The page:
One of four colonies in Michigan settled by people from Franconia, Germany, Frankenlust was founded by Pastor Ferdinand Sievers and fourteen immigrants who established Saint Paul Evangelical Lutheran Church in June 1848. On July 4, they arrived at what is now St. Paul Cemetery. The Franconians built log houses along the south side of the Squaconning Creek and cleared the land for farming. They built a log church in 1849 and replaced it with a frame one in 1857. Originally part of Kochville Township, Saginaw County, the settlement petitioned the state legislature to become Frankenlust Township, Bay County, in 1881. They named their colony by combining the name of their homeland, Franconia, with the German word lust, meaning joy. Thus Frankenlust means "Joy of the Franconians."
St. Paul Evangelical Lutheran Church
Bay City architects Pratt and Koeppe designed this Neo-Gothic church, the third house of worship for St. Paul congregation. Completed at a cost of $21,857 and dedicated on December 17, 1905, the church features a cruciform plan. The altar, pulpit and baptismal font came from the previous church and date from the 1860s. Lightning struck the steeple in 1984, and fire destroyed the roof, belfry, organ and entrance. Repairs were completed and a replica of the original steeple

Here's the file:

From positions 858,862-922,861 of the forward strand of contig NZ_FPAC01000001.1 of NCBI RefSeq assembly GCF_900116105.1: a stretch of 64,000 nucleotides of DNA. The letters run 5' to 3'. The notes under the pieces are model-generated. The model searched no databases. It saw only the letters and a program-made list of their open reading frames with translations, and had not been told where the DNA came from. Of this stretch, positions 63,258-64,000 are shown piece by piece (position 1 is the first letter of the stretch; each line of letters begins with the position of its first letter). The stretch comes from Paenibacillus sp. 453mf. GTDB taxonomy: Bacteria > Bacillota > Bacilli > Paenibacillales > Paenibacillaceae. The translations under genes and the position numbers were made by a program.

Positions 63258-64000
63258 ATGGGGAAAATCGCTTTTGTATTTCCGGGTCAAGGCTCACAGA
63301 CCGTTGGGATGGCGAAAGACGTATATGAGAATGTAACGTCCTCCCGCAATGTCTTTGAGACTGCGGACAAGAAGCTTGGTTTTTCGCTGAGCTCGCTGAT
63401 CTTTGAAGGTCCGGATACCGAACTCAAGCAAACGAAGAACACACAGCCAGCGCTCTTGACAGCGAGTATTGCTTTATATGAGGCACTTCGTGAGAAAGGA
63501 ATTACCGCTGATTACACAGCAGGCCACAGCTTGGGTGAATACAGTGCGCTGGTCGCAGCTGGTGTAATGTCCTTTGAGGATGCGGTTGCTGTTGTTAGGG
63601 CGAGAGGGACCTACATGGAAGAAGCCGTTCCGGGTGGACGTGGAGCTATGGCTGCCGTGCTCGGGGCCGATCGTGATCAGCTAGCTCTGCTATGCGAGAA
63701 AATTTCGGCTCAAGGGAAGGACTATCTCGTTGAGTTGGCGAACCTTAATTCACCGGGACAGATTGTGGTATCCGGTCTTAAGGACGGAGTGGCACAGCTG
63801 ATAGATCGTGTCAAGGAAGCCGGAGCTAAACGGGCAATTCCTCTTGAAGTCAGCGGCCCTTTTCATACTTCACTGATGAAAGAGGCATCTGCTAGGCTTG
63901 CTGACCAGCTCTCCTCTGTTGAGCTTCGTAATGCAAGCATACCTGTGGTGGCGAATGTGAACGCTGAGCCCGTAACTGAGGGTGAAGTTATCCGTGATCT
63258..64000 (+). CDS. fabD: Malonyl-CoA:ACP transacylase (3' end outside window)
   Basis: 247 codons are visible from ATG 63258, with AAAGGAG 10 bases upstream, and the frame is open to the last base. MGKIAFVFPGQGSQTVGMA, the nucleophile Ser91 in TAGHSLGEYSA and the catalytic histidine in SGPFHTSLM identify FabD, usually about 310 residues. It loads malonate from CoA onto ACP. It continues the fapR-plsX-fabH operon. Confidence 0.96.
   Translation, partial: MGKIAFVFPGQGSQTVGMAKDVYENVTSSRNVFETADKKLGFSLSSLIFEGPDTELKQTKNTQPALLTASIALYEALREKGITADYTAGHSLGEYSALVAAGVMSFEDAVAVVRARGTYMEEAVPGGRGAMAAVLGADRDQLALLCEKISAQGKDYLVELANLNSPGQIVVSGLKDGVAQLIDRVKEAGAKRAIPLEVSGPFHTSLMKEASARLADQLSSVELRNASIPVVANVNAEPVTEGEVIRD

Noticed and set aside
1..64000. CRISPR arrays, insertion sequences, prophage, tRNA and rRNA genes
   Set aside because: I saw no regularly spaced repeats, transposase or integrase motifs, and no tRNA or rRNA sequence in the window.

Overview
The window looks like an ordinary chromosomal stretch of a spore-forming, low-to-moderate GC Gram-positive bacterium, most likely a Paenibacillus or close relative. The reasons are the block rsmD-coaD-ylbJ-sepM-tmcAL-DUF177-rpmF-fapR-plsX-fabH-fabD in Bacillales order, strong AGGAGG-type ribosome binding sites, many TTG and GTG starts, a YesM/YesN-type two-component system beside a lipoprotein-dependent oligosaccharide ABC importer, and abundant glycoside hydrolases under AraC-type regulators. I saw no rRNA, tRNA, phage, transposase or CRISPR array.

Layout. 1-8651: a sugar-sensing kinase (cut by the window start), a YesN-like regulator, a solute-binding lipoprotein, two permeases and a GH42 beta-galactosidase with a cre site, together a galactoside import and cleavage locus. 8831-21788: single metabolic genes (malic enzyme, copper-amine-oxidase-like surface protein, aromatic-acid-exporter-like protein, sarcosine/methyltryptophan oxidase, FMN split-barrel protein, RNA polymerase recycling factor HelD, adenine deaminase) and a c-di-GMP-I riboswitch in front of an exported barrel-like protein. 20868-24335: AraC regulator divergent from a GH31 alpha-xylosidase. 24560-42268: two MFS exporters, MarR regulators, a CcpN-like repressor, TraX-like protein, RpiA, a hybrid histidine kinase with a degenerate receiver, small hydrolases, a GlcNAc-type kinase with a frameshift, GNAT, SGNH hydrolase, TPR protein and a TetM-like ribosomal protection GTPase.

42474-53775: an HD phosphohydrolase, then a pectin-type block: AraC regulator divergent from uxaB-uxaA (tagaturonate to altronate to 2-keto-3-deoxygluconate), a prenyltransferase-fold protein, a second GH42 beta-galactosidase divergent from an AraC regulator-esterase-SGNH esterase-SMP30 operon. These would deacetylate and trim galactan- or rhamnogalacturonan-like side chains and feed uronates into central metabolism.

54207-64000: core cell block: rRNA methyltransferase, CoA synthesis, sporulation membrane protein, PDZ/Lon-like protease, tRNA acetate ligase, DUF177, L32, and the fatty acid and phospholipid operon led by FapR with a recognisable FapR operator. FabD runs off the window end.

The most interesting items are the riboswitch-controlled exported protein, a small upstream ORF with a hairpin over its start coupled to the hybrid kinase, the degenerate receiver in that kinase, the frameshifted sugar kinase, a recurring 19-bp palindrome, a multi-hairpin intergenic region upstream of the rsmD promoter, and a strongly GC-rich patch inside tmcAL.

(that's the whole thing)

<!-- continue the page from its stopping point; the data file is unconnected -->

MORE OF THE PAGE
was erected in 1986. The remains of Frankenlust's earliest settlers are interred in the adjacent cemetery and date from as early as 1848.